Digi-Scrap Corner
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Behind the Scenes: The Evolution of a Digital Scrapbooker

scrapbook layout

Tons of people dream of getting a spot on various CTs for their favorite designers. Some people’s dreams come true, others still wait for them to be discovered. If you’re someone whose just started out on digital scrapbooking recently, I may offer you a piece of advice: be patient.

Developing your scrapbooking skills takes time. It also takes determination and a desire to do the job well. There are various skills a digital scrapbooker needs to develop in order to make a page interesting and looking well.

If you desire to improve your scrapbooking skills, don’t neglect those areas:

  1. Composition
    It’s a major part of a scrapbooking page. If you just scatter things randomly on a page, chances are that it probably will look like that: a simple scattering of elements and stuff. Nothing to draw the eye. Anyone involved with art, however, will know that our eyes wander, and by the way we position things on our page, we can give our eyes direction, and make them wander on purpose – there’s a flow. If you’ve never learned anything about composition, my advice to you is: find yourself a couple of tutorials and read up on composition. There’s tons to learn which can really make a difference, and the internet is a great source for tutorials and information.
  2. Color
    Color is another major aspect in scrapbooking. After all, we’re playing around with papers and patterns, and they usually come with colors. Of course, you’ll probably work with a scrapbooking kit (which usually comes color coordinated already), but even understanding how to ensure you choose the right scrapbooking products to go with the colors of your photo can make a big difference in how your page will look.
  3. Techniques
    When scrapping digitally, you also need to make sure you know your graphic software well. A good understanding of how your software works (or lack thereof) will make or break your page. Really. Major techniques you really shouldn’t neglect to develop include shadowing, sizing, and saving your images. Things need to stay in proportion to look realistic. Study shadows in your home and find a couple of tutorials on shadowing, or else your page will look flat or completely overdone! Saving … if your pages are all blurry, no one will care to look at them. Sooo, work on your software skills to develop a couple of good techniques.
  4. Journaling & Titles
    These two are sometimes more neglected. But a great page (and one that you’ll appreciate in years to come) is one in which you’ve spent some thought on how to do your titles and journal about the events on the photo. If you’re looking for someone with great title work, you may want to check out Cindy Schneider’s gallery at sweetshoppe.com.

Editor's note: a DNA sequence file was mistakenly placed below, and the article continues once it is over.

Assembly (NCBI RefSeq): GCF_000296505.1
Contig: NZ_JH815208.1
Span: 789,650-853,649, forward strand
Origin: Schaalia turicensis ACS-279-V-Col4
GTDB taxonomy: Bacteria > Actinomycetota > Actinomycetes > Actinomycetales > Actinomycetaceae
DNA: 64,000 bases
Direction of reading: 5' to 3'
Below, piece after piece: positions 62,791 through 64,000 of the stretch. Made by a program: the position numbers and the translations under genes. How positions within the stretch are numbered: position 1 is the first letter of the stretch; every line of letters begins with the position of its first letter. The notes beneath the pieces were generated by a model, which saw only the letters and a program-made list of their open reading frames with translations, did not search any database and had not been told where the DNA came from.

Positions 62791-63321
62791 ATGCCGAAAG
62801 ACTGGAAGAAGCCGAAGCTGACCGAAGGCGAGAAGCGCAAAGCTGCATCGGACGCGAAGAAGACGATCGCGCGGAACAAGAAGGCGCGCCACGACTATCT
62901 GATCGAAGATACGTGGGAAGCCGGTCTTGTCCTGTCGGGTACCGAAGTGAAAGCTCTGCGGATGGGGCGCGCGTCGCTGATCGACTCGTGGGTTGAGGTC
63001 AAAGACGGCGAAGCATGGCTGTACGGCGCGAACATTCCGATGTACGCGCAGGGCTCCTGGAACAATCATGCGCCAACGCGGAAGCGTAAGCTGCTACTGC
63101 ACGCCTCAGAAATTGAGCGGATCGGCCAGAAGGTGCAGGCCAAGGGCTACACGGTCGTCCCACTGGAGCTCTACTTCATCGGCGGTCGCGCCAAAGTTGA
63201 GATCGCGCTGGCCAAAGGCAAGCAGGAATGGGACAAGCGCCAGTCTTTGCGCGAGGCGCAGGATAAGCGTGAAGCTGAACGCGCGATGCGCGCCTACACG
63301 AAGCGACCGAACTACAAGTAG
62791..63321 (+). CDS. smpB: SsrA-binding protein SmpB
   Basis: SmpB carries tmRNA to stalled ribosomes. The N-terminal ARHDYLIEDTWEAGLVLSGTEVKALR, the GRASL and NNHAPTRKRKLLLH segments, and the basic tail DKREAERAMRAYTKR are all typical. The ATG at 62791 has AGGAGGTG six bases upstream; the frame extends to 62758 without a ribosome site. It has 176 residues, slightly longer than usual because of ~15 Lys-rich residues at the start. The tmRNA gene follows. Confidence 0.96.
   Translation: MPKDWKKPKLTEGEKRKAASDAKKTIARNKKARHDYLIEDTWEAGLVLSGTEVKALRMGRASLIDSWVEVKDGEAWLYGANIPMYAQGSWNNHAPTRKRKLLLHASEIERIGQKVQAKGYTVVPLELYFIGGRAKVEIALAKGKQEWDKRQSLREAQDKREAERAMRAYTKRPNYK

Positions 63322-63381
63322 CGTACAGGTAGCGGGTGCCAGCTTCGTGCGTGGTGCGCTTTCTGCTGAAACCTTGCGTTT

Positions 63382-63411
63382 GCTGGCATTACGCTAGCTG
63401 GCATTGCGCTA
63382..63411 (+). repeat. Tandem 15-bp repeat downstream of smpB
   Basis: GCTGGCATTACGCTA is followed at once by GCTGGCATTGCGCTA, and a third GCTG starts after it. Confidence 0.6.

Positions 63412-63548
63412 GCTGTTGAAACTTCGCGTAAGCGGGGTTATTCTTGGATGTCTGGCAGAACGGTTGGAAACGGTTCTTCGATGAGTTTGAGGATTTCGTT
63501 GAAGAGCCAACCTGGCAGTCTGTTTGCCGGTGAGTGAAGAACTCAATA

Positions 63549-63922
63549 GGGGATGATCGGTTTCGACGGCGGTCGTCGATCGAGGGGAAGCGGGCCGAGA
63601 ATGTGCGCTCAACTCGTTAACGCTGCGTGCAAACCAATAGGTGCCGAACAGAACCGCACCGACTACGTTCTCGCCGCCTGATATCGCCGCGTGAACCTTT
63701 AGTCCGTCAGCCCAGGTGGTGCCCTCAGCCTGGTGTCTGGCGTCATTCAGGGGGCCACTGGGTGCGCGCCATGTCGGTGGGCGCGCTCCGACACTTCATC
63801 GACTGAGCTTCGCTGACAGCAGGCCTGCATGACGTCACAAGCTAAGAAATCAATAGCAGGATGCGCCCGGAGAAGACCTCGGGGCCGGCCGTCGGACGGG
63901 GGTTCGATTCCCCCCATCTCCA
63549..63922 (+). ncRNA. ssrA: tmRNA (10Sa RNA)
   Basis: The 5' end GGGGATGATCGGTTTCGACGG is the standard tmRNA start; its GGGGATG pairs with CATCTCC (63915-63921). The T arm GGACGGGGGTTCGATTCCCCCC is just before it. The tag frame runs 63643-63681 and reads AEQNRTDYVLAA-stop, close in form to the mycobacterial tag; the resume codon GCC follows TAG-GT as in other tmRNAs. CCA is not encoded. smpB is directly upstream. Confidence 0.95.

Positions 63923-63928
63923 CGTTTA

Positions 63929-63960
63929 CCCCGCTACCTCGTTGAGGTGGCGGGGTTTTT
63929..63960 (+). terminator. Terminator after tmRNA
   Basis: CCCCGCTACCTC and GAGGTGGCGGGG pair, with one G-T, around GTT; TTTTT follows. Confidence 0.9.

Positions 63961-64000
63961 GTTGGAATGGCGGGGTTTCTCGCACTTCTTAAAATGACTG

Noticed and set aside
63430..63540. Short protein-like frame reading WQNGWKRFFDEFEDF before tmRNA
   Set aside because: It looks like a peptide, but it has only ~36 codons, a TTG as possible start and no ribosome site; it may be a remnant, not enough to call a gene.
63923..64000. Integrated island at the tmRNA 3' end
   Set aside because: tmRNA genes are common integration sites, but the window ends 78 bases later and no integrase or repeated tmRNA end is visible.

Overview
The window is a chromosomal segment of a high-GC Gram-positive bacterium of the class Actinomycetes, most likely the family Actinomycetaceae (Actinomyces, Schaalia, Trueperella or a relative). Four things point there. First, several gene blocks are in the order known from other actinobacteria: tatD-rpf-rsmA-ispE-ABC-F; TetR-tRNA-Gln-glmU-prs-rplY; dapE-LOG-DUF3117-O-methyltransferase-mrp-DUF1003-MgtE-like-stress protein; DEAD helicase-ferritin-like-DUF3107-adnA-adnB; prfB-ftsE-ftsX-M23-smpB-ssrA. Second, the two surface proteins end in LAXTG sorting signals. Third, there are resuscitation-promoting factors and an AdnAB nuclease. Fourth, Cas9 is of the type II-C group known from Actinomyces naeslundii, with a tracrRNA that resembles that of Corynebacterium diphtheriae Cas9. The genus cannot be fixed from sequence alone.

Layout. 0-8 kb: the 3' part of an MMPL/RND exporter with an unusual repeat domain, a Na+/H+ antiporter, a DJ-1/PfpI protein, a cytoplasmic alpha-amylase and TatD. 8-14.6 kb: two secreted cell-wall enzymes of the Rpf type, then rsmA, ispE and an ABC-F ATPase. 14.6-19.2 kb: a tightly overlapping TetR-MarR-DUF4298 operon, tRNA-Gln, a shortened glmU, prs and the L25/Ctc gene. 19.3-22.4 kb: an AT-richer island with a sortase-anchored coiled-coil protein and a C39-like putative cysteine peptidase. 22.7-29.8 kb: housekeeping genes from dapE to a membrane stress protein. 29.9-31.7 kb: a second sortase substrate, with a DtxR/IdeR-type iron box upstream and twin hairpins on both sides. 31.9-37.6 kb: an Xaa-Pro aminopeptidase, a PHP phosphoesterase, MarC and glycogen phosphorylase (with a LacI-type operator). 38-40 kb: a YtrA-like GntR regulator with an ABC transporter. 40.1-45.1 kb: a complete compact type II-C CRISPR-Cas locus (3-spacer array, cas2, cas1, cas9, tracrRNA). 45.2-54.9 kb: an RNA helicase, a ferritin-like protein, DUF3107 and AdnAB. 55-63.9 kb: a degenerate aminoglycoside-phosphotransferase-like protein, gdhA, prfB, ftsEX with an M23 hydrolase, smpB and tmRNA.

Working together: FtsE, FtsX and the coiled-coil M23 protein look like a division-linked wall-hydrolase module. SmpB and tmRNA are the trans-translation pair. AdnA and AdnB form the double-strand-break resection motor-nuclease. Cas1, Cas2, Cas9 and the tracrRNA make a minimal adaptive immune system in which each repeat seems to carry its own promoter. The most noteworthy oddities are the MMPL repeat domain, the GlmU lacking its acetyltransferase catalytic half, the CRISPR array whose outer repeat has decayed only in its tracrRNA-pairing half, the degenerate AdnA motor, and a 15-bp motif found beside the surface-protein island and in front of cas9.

5. Additional Products
    Products in addition to a scrapbooking kit are a great way to add some extra bling to your page. Additional products I invested in were stitches and alphas, among other things. Brushes, too, can be a great extra (and there’s tons of free brushes on the internet).

And of course: be patient with yourself. Have fun scrapping – it’s about preserving your memories, after all, isn’t it?


In the end, allow me to dig deep into the recesses of my digiscrapping history to show you my progression and the developments I made in digiscrapping.

Before I Die

One of my earliest pages. Note the simplicity in everything. Hardly any clustering, few elements, things rather scattered and purposeless. It’s definitely not one of my favored pages.


An early page based on a template, but also scraplifting from another great scrapper. It’s definitely more eye catching, because I bounced off ideas from someone else. (And I still somewhat like this page today).


Slowly, my pages became a little more elaborate: adding more elements (even small ones like stitches, staples, etc.).

And now, I can do very elaborate pages that take a ton of time and bustle with business …


… or pages that utilize lots of white space (as in unused areas).


The key: patience. Don’t give up and always keep working on improving your skills.


Scraplifting has helped me early on to develop my skills. I just lifted tons of pages, and through that learned from other great scrappers, and because of that, pretty early, I already was able to create a couple of pages that even today I don’t find all that hideous (as I think about most of my other early works), lol.

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